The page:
A brief geography of time

Featured

Sometimes referred to as the fourth dimension, time has a highly geographical relevance. For human geography, population sizes can have as much impact on the ‘tempo of places’ as culture or even climate. In physical geography, the concept of time is indispensable for an understanding of how the natural environment has changed and keeps changing.
In the 21st century, time has been described as being a commodity itself, affecting everything from manufacturing and trade, to financial flows and global transport links.
The general geographic distribution of time zones is based on the general concept of dividing the world into zones of equal time following a 24-hour day around the world. In theory, this means that there are 12 time zones of 15° width in which each differs by one hour’s time difference.
The necessity of time zones was closely linked to growing needs of transport and communication links during industrialisation. British railway companies began adopting Greenwich Mean Time (GMT) which helped to coordinate timetables. In 1880, GMT became standard across Britain and time differences of tens of minutes between cities in the country started vanishing. At a global level, time zones became established in the first decades of the 20th century.

Population Cartogram of Time Zones
(click for larger version)

Continue reading

The lighter side: A changing Earth at night

NASA’s recent release of a new Earth at night composite image is the first release of a new global map of night light distribution since 2012. Since their previous release, NASA has worked on an improvement of the underlying algorithms that provide clearer and more accurate imagery from the raw satellite data.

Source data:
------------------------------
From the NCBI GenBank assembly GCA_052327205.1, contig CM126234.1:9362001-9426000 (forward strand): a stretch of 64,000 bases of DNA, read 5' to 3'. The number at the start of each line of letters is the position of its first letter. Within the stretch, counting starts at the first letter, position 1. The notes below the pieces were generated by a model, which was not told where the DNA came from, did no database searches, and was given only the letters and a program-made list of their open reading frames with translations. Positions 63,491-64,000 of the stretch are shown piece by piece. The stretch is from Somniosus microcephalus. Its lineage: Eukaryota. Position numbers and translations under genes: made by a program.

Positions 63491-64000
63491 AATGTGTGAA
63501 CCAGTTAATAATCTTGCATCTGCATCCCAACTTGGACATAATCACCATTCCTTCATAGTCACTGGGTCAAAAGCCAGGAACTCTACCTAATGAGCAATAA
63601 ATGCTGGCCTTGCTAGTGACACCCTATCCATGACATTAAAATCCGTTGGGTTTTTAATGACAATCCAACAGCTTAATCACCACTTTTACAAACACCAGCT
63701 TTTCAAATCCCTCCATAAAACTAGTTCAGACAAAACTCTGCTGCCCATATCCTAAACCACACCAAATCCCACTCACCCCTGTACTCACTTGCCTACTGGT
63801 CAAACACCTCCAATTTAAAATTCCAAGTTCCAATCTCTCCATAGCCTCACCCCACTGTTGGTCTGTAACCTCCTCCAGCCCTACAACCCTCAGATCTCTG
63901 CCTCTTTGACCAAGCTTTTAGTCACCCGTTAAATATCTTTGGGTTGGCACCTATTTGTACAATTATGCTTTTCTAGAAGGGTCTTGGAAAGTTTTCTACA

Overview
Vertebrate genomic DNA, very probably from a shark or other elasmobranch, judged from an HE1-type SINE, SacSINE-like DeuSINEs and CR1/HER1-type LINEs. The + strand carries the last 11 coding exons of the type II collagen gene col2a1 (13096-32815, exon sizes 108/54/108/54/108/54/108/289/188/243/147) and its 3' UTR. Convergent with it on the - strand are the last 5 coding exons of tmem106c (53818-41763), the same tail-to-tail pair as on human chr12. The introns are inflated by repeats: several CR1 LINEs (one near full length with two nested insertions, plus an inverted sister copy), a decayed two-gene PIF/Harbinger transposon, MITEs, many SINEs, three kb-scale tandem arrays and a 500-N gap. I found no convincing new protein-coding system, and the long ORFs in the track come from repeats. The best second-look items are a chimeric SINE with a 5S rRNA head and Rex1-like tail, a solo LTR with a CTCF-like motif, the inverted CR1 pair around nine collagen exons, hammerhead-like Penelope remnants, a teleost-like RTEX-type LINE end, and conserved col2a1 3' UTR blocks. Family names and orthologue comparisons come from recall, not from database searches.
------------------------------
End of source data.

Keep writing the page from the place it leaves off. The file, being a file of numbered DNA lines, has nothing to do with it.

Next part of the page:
The latest version (shown as a small inset map in this cartogram feature) is not only the most accurate picture of light intensity around the globe, but the underlying data also allows a direct comparison of the changes that occurred between 2012 and 2016. For achieving this, the datasets of the two years were corrected for the changing light effects caused by the moon as well as “seasonal vegetation, clouds, aerosols, snow and ice cover, and even faint atmospheric emissions (such as airglow and auroras)” which “change the way light is observed in different parts of the world”. Both datasets also cover the period of a full year to take seasonal changes into account.

Cartogram of Changes in the Earth at Night imagery
(click for larger version)

Continue reading

Changing Political Landscapes of Germany 2017

Featured

Germany's Vote / Deutschland hat gewählt
The following cartogram series provides a detailed look into the changed political landscapes in Germany following this year’s general election. While the previous maps gave an insight into the strongest party in each constituency, these maps give a clearer picture of the vote share distribution that also determines the constitution of parliament which follows a system of proportional representation. Continue reading

Bundestagswahl 2017: Electoral cartograms of Germany

Featured

The re-election of Angela Merkel as chancellor of Germany in yesterday’s federal election (Bundestagswahl) came as little surprise. Yet the final result was still widely seen as a political earthquake. The extreme right ‘Alternative for Germany‘ (Alternative für Deutschland, AfD) entered the federal parliament (Bundestag) with 12.6% of the second vote (Zweitstimme) that determines the proportional distribution of seats (having gained 7.9% compared to the 2013 election). With 94 seats, the party has become the third largest after CDU (26.8%, 200 seats, having lost 7.4%) and SPD (20.5%, 153 seats, having lost 5.2%). FDP re-entered parliament with 10.7% of the second vote (up by 6.0%, 80 seats). Former opposition leader Die Linke went up by 0.6% to 9.2% (69 seats), followed by Grüne at 8.9% (67 seats, having gained 0.5%). CDU’s sister party in Bavaria, CSU, lost 1.2% and is at 6.2% (46 seats).